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I am Dr. Marie-Sabine Thomas, a trained Naturopathic Physician and a fellow at Bastyr University Research Institute.

The purpose of this blog is to educate people so that they can make informed decisions about their health. I answer burning questions about natural medicine and discuss research findings that can better support wellness. I invite you to join the discussion!

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When you travel to Ayiti, offer to plant a Cherry tree…
Posted on January 17th, 2013 by Dr. Sabine Thomas

While money doesn’t grow on  trees, the future of a country’s physical and economic landscape certainly depends on its vegetation.  Such is the case of several medicinal trees and plants we continue  to re-discover on the island nation of Ayiti (Haiti).  The island is a veritable source of botanical treasures. Botanical treasures that can contribute to sustainable economic growth, overall health and reforestation efforts.

Anecdotes from elders and stories from traditional healers, complement contemporary medical and scientific knowledge of these plant treasures that further confirm that folkloric roots should not be altogether ignored. The richness of  the knowledge of indigenous and traditional medicines throughout the world,  is not passed down to younger generations. So, countless easy to grow plants and  fruit trees that could support and generate health are no longer being planted or are cultivated at a rate of near extinction.

Comes in the Haitian cherry! Particularly known as La cerise du pays, (Malpighia Punicifolia) or commonly as Acerola cherry.  This particular family of cherry is a different  species than the cherries we find during the summer time in our local  American markets.  Although similar in appearance, Acerola contains many seeds unlike the one seeded local cherries and it can be quite bitter even when it gets bright red.

Its potential role in reforestation:  The cherry tree achieves maturity fairly quickly. It is not too dense, can grow in pretty arid, dry environment and can survive sandy terrains.  The ones that I came across quickly reached  5-7 feet in two years. In fact I snapped these pictures from family’s backyards that yielded tiny plants in 2010 to full grown trees in 2012. The fruits grow on medium height trees which create  fair level of refreshing shade under the Haitian hot sun. The fruits blanket the ground bright red once they fall and burst. The tree’s root system is small so that it can be planted close to other trees. For that reason  it  also needs occasional water source or good mulch to produce fruits year long. But those details are workable with help from local Haitian agronomists!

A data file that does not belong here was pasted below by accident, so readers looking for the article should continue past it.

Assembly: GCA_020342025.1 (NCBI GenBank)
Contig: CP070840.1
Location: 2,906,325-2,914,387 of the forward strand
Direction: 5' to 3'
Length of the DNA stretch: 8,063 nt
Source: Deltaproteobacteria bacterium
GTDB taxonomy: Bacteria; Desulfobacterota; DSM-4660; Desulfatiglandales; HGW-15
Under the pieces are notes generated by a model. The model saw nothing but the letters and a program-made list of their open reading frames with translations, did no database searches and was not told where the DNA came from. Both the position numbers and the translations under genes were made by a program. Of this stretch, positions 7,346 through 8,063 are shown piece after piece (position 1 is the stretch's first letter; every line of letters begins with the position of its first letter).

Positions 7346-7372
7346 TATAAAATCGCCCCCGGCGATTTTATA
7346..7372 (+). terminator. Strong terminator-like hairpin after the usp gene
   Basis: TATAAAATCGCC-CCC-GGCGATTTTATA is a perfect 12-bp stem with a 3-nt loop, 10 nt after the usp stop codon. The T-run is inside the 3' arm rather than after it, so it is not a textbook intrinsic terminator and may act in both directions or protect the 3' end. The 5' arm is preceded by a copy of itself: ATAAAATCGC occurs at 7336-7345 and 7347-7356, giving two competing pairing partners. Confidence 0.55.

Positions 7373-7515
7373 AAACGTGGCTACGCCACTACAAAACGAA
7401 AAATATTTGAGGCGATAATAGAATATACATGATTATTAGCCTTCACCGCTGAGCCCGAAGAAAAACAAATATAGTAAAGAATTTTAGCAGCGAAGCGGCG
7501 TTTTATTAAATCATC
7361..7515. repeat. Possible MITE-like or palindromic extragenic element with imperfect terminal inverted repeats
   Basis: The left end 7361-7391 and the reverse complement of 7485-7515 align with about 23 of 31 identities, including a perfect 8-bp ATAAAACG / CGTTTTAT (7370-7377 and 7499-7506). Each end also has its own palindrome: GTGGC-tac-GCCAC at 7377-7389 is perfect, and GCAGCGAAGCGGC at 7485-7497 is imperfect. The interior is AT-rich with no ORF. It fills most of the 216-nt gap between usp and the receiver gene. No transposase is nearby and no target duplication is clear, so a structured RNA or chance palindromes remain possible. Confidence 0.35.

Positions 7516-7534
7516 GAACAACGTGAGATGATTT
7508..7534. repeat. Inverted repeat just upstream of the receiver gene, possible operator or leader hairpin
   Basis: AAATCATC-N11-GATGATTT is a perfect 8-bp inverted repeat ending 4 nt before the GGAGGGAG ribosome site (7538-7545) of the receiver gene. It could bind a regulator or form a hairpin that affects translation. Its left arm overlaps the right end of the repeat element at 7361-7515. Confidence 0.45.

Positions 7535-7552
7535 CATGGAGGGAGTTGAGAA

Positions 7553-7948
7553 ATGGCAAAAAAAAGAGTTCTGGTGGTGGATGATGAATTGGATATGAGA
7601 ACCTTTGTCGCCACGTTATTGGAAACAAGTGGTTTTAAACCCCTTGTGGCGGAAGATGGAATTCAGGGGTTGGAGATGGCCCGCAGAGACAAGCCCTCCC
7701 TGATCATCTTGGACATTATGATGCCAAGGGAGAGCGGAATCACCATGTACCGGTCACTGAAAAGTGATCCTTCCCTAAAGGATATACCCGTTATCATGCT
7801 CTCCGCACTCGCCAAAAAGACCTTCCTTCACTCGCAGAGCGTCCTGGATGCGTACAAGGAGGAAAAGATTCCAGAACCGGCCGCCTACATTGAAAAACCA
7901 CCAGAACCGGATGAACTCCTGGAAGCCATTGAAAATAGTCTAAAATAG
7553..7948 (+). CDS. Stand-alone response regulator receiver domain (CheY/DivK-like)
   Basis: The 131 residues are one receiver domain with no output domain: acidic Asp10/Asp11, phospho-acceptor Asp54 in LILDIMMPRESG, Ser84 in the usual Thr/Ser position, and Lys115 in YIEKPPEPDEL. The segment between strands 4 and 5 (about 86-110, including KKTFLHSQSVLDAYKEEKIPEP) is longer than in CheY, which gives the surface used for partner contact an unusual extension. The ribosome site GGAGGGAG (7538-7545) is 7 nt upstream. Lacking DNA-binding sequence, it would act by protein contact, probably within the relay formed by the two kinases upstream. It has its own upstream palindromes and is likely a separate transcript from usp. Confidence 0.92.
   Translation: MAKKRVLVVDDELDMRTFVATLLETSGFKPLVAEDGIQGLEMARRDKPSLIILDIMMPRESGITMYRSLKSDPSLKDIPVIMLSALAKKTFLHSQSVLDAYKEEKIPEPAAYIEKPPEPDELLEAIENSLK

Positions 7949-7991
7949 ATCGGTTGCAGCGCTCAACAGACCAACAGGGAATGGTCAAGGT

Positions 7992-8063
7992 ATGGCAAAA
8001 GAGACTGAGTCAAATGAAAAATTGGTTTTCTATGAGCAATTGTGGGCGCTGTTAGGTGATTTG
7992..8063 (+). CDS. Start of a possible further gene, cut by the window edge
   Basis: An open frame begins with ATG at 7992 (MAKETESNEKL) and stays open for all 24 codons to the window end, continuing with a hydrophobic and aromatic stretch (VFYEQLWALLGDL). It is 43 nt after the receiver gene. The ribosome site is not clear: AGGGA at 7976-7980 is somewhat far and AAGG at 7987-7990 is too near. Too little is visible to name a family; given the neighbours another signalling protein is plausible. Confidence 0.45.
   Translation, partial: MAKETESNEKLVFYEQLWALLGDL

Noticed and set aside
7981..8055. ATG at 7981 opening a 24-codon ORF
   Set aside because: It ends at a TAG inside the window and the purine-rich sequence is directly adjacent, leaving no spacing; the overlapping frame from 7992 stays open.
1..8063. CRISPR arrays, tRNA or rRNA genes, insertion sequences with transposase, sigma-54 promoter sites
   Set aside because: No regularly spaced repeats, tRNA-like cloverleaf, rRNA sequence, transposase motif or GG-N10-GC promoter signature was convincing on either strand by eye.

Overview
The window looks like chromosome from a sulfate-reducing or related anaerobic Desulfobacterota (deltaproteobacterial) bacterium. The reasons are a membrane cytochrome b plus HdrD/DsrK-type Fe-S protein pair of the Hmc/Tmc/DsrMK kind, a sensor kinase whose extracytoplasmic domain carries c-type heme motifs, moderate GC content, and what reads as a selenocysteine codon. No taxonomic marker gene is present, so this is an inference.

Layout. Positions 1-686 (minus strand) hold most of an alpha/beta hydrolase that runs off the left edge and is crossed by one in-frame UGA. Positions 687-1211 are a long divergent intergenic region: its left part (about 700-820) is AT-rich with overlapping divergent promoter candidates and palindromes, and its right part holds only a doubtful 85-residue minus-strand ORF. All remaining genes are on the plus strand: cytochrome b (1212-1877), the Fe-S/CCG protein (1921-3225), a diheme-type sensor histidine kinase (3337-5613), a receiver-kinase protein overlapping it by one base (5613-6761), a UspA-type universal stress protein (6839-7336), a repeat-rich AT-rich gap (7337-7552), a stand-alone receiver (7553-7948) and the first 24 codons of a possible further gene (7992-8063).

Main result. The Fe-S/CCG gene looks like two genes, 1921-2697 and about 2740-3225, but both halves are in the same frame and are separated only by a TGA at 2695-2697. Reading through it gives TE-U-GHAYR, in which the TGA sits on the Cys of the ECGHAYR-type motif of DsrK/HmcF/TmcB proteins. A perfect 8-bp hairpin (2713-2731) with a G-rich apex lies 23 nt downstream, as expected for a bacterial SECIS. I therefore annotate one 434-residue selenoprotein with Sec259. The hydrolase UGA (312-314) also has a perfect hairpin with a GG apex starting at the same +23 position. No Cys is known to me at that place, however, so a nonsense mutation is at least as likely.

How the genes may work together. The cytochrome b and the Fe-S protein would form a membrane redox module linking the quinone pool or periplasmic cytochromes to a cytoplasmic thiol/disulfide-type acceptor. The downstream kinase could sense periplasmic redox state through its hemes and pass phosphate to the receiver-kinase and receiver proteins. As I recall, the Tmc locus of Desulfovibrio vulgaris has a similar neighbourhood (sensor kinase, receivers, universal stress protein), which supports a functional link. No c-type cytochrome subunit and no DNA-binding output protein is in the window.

During  medical missions to Haiti and the Democratic Republic of Congo, I noticed that  patients always “expected” a pill for their condition. They were surprised when I would first suggest using local (often more affordable) medicinal plants and ointments instead of  imported nutraceutical or pharmaceutical products. Well the proof is in the pudding for Acerola!

Medicinal properties: once it reaches maturity, Acerola fuit can provide up to 1400 mg of Vitamin C.  It is one of  the highest vitamin C containing fruit, where the content of one cherry can equate that of several medium sized oranges. Vitamin C, provides structural support to connective tissue of the body so it can be good to consume in copious amounts to speed up the healing of a cut, a strain or a sprain.  It is also a great source of support for the immune system particularly as a method of prevention. It has been shown to support the function of disease fighting substances in our body. To take the most advantage of the anti-oxidative properties of Vitamin C, the fruit should be freshly picked and rapidly consumed. When available, these potent fruits may be the perfect substitution to existing Vitamin C supplements.

 Gastronomical wonders: Think freshly pressed morning fruit juice or an afternoon iced drink; marmelades, preserves, colorant for other juices or cake frosting; pie, bread and pastry fillings…and more! Vitamin C, also known as ascorbic acid is often used as a food preservative.

So…what does the Acerola tree have to do with a country’s economic and physical landscape? It can support reforestation efforts and simultaneously contribute to the health of local islanders.  In order to pay this forward, next time you travel to Haiti, do consume and ask for local foods prepared by trusted hosts. Do request locally grown meat and locally grown rice at local restaurants, visit the Les Cayes Botanical Garden and offer to plant a tree, a cherry tree… and do share your stories back with me!

 

 

 

 

 

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